I haven’t done anything useful since I got back home. I actually haven’t been home yet–in fact, haven’t been home since a week ago yesterday–but instead came to my parents’ house since it’s closer to church, where I have to be in the morning anyway. I’ve been watching basketball pretty much all afternoon. I actually still am. Mostly because I just feel tired and I want to turn my brain off for a while, seeing as my return to normalcy is coming sooner than I’d like.

In general, I think I’ve gotten to a point where I’m not very good at just sitting still. I mentioned this a few days ago regarding my OCD with the technology, but I think to same can be said regarding any opportunity I have to just relax. I’m not very good at it. There are things I want to accomplish, and often there’s just no time with which to get to those things, so I fill up what little free time I have with so much going and doing that I can’t relax and just feel refreshed. I don’t think that what I spent this break doing was a bad thing. Quite the opposite. I’m proud of how much work I did over 6 days, and I’m looking forward to the time when I get to share the work with everyone I know and hopefully beyond those people I know and into the general public. But in spite of all that, part of me wishes I could have taken a day and just sat and did nothing. Allowed my brain a time out. To be fair, I’m not sure if it’s possible at this point to get my brain to stop, but I’d like to try.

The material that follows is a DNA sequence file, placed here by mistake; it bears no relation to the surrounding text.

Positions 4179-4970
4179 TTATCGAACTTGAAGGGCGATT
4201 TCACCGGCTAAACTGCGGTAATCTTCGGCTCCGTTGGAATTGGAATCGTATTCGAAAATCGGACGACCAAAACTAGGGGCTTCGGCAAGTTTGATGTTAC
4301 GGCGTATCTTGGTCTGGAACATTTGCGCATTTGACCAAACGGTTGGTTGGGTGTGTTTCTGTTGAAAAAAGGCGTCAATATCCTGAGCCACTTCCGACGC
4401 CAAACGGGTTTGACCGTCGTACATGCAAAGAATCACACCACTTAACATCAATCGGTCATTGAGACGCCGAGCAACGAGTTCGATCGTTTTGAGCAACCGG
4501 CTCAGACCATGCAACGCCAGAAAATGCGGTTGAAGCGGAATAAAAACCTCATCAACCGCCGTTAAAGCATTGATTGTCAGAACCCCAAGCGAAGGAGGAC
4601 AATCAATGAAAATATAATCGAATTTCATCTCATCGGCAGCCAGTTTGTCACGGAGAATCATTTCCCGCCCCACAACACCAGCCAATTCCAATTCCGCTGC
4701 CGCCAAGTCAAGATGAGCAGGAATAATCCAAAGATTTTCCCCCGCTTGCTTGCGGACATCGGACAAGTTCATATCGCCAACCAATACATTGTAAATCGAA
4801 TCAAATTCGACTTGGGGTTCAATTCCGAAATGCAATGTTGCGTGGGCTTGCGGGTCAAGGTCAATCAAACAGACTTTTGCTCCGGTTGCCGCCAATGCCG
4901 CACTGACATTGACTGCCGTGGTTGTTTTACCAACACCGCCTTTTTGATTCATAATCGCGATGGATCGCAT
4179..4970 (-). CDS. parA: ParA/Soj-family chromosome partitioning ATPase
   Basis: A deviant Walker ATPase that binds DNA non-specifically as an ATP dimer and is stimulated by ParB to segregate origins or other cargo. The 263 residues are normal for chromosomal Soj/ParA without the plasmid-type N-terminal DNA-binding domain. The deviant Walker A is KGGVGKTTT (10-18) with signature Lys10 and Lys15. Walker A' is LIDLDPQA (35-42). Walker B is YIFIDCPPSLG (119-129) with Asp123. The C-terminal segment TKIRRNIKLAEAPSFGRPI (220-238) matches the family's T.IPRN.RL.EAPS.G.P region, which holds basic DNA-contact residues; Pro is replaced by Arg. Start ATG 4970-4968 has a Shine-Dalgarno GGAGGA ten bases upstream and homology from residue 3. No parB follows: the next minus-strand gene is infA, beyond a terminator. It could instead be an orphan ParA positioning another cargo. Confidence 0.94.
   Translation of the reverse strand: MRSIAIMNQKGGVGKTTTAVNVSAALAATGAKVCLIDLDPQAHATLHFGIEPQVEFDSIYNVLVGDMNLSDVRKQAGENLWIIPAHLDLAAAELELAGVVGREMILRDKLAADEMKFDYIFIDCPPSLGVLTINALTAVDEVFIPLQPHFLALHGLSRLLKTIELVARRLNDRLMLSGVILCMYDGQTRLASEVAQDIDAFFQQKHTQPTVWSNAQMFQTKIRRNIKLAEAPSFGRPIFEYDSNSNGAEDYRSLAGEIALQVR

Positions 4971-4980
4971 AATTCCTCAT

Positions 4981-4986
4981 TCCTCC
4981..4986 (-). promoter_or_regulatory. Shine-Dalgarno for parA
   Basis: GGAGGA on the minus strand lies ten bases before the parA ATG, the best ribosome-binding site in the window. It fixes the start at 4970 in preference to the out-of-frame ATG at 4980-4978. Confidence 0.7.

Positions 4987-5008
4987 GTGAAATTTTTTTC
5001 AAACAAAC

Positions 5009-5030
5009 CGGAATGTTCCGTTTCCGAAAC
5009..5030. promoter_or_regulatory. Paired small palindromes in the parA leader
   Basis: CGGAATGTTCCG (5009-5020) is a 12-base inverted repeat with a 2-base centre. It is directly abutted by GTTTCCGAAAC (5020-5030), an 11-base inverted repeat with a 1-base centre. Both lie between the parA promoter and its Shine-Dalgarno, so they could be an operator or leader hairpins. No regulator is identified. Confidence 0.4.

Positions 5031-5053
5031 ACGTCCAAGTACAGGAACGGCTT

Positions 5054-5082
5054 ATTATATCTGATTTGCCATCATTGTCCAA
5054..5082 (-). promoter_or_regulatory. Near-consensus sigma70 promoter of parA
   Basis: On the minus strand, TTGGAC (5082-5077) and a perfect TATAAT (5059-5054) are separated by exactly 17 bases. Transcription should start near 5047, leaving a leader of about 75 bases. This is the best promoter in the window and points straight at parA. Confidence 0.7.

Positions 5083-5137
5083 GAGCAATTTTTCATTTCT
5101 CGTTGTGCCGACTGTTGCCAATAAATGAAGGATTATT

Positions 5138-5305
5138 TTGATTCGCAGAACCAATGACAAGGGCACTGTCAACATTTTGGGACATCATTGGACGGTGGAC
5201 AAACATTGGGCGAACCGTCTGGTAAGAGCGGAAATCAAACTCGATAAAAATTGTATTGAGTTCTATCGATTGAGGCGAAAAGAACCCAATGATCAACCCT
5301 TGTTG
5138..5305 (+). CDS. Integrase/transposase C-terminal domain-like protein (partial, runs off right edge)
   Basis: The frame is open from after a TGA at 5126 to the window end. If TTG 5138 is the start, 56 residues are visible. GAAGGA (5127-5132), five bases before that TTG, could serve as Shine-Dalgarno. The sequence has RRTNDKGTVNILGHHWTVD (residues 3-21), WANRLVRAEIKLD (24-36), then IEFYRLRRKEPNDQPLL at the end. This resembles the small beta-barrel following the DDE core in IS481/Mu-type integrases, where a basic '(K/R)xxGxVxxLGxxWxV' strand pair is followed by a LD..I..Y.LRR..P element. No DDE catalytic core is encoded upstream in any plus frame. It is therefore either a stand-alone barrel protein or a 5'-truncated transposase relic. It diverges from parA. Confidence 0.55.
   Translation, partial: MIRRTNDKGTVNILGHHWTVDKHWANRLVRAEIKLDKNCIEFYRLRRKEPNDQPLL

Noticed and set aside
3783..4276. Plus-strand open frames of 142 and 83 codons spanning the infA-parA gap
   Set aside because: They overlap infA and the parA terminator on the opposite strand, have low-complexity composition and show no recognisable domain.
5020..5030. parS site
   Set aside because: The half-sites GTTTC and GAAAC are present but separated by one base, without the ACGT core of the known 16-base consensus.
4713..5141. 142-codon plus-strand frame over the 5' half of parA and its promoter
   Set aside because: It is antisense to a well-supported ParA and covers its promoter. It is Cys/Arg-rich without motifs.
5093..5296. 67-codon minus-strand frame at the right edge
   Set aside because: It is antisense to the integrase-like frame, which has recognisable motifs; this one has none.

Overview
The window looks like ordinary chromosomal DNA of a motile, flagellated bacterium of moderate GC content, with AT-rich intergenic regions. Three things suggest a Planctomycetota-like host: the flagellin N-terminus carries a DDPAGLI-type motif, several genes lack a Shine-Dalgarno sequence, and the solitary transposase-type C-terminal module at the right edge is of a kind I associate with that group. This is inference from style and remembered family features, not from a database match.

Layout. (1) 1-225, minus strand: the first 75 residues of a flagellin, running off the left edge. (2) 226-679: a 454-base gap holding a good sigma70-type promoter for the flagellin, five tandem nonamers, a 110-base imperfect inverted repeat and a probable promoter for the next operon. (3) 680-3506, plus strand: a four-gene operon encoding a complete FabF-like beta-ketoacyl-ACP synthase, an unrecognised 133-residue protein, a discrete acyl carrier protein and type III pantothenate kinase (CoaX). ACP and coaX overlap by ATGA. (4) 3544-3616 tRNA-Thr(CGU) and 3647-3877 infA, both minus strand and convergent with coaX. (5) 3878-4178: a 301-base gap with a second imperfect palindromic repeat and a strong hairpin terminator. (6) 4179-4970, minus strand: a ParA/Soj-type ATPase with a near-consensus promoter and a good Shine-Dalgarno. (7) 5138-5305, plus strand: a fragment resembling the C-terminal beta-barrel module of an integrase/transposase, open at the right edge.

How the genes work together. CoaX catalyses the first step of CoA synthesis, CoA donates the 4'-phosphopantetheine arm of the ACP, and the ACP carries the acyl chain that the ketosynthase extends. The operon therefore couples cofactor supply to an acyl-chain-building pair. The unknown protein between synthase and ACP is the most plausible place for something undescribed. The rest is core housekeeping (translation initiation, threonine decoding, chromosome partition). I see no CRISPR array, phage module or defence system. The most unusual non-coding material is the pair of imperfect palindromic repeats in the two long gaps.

I’ve never been good at finding the moments of quiet or taking advantage of relaxation. I like being busy, I like having things to do, I like feeling like I haven’t wasted precious time. I’m very aware of the fact that we are only granted so much of it, so I want to use as much of it as I can as best I can. But then I miss this: ““Be still, and know that I am God. I will be exalted among the nations, I will be exalted in the earth!” (Psalm 46:10). It’s easy to do, especially when I’m involved in things that have long lasting value and a chance to make a difference. But I do think there’s a benefit to allowing for the rest. God did it when he was done creating. So maybe I should be doing the same thing now.

God bless,

Robert

Earlier today, I sent out the following run of Tweets: